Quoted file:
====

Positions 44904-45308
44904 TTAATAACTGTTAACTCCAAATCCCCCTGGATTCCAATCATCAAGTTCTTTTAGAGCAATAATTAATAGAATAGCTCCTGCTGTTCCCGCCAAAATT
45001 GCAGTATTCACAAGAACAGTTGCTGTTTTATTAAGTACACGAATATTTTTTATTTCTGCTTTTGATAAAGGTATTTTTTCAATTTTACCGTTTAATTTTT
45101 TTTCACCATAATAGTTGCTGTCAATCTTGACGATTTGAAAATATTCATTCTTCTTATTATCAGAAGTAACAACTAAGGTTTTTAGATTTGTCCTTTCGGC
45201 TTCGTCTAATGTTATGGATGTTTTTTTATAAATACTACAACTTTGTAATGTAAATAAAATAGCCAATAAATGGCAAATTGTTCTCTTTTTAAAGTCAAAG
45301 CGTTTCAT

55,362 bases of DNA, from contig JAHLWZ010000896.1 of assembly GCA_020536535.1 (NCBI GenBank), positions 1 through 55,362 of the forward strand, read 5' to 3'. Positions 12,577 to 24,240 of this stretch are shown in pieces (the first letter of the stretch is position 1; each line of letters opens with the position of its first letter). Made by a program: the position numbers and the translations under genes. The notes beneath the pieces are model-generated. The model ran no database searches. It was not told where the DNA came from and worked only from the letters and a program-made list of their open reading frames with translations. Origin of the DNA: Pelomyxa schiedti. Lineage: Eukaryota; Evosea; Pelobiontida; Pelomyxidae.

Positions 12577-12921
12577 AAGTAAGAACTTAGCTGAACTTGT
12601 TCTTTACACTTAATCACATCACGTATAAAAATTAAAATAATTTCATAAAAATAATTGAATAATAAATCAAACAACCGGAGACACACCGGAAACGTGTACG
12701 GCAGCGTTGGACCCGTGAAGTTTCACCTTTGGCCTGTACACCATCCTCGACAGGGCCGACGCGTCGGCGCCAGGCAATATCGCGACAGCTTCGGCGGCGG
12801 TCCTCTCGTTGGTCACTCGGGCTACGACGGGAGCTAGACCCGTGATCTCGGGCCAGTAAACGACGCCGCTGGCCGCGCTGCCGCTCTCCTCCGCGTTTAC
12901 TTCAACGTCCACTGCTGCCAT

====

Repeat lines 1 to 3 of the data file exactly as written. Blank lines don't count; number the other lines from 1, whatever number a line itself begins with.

Positions 44904-45308
44904 TTAATAACTGTTAACTCCAAATCCCCCTGGATTCCAATCATCAAGTTCTTTTAGAGCAATAATTAATAGAATAGCTCCTGCTGTTCCCGCCAAAATT
45001 GCAGTATTCACAAGAACAGTTGCTGTTTTATTAAGTACACGAATATTTTTTATTTCTGCTTTTGATAAAGGTATTTTTTCAATTTTACCGTTTAATTTTT